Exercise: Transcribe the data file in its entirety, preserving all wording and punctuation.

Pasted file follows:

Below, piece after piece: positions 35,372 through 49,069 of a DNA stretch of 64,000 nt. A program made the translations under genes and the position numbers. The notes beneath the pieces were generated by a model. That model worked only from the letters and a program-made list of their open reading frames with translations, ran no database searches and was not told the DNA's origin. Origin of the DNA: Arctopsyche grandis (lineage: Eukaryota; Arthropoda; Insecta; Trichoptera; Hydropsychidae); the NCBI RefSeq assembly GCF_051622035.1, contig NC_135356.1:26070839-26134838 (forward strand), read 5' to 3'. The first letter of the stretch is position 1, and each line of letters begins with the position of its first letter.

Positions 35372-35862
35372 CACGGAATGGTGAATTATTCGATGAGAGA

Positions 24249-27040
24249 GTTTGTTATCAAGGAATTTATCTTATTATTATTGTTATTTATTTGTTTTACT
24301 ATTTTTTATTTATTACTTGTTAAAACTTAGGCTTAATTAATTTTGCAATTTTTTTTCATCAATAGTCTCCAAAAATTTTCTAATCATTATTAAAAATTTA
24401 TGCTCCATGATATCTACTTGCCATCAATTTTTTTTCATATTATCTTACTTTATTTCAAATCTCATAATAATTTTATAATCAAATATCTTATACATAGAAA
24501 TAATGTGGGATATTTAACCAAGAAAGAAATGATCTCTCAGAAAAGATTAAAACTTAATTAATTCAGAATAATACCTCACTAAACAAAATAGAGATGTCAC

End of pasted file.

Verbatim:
Below, piece after piece: positions 35,372 through 49,069 of a DNA stretch of 64,000 nt. A program made the translations under genes and the position numbers. The notes beneath the pieces were generated by a model. That model worked only from the letters and a program-made list of their open reading frames with translations, ran no database searches and was not told the DNA's origin. Origin of the DNA: Arctopsyche grandis (lineage: Eukaryota; Arthropoda; Insecta; Trichoptera; Hydropsychidae); the NCBI RefSeq assembly GCF_051622035.1, contig NC_135356.1:26070839-26134838 (forward strand), read 5' to 3'. The first letter of the stretch is position 1, and each line of letters begins with the position of its first letter.

Positions 35372-35862
35372 CACGGAATGGTGAATTATTCGATGAGAGA

Positions 24249-27040
24249 GTTTGTTATCAAGGAATTTATCTTATTATTATTGTTATTTATTTGTTTTACT
24301 ATTTTTTATTTATTACTTGTTAAAACTTAGGCTTAATTAATTTTGCAATTTTTTTTCATCAATAGTCTCCAAAAATTTTCTAATCATTATTAAAAATTTA
24401 TGCTCCATGATATCTACTTGCCATCAATTTTTTTTCATATTATCTTACTTTATTTCAAATCTCATAATAATTTTATAATCAAATATCTTATACATAGAAA
24501 TAATGTGGGATATTTAACCAAGAAAGAAATGATCTCTCAGAAAAGATTAAAACTTAATTAATTCAGAATAATACCTCACTAAACAAAATAGAGATGTCAC